from Chapter 5: Awash in Urine: “In October 2011 my twelve-year-old canine friend and lifelong sports partner, Cayenne, aka Hot Pepper, started taking a notorious, industrially produced, nonsteroidal, synthetic estrogen called DES (diethylstilbesterol) to deal with urinary leakage…. Aging spayed bitches like Cayenne and post-menopausal women like me often could use a hormonal tightening of slack smooth muscles in the urethra to keep socially unacceptable leaks plugged up.” (Haraway 2016, p. 105)
One species’ medicine is another’s murder. One woman’s writing is another man’s boundary object. Another woman’s writing is an archetypal actor-network theory novel. DES is a throughline.
Never buy fish from a supplier who isn’t inspected by the local health authority. There are a lot of illicit fishers out there. (This, accompanying a video clip of a sleazy-looking guy coming to a bistro’s back door with contraband salmon in a plastic bucket. Must be a local thug trying to dodge sales tax. Or someone trying to support his family.)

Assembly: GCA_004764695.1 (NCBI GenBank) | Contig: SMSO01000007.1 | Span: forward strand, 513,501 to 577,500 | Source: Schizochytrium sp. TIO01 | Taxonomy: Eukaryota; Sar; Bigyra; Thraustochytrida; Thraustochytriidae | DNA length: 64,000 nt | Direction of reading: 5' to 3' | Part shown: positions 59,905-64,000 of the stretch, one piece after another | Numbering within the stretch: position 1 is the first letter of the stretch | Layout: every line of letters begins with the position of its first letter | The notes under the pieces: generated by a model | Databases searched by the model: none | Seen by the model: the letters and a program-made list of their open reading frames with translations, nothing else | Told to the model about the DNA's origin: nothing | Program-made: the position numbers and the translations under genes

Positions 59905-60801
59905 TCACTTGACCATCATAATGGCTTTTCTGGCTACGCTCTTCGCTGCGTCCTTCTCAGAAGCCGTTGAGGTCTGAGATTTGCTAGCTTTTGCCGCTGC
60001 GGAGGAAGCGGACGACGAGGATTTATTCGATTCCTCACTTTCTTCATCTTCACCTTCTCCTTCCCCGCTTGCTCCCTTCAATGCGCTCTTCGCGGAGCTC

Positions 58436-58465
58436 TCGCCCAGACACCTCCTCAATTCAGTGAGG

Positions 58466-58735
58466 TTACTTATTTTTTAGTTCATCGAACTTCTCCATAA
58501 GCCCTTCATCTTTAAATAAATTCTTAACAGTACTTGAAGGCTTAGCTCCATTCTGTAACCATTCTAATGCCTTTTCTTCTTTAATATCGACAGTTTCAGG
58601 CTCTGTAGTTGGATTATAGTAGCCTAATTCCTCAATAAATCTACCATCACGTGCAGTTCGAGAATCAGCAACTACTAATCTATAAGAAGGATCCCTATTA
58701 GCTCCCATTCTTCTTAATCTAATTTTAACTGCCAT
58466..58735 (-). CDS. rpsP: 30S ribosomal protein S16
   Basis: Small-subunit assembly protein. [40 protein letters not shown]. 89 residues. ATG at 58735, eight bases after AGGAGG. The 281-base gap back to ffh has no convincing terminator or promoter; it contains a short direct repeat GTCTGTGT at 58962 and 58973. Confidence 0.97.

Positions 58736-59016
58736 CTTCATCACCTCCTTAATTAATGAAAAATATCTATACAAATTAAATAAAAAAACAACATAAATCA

from Chapter 2: Tentacular Thinking: “I remember that tentacle comes from the Latin tentaculum, meaning “feeler,” and tentare, meaning “to feel” and “to try”…. The tentacular are not disembodied figures; they are cnidarians, spiders, fingery beings like humans and raccoons, squid, jellyfish, neural extravaganzas, fibrous entities, flagellated beings, myofibril braids, matted and felted microbial and fungal tangles, probing creepers, swelling roots, reaching and climbing tendrilled ones.” (Haraway 2016, pp. 31–32)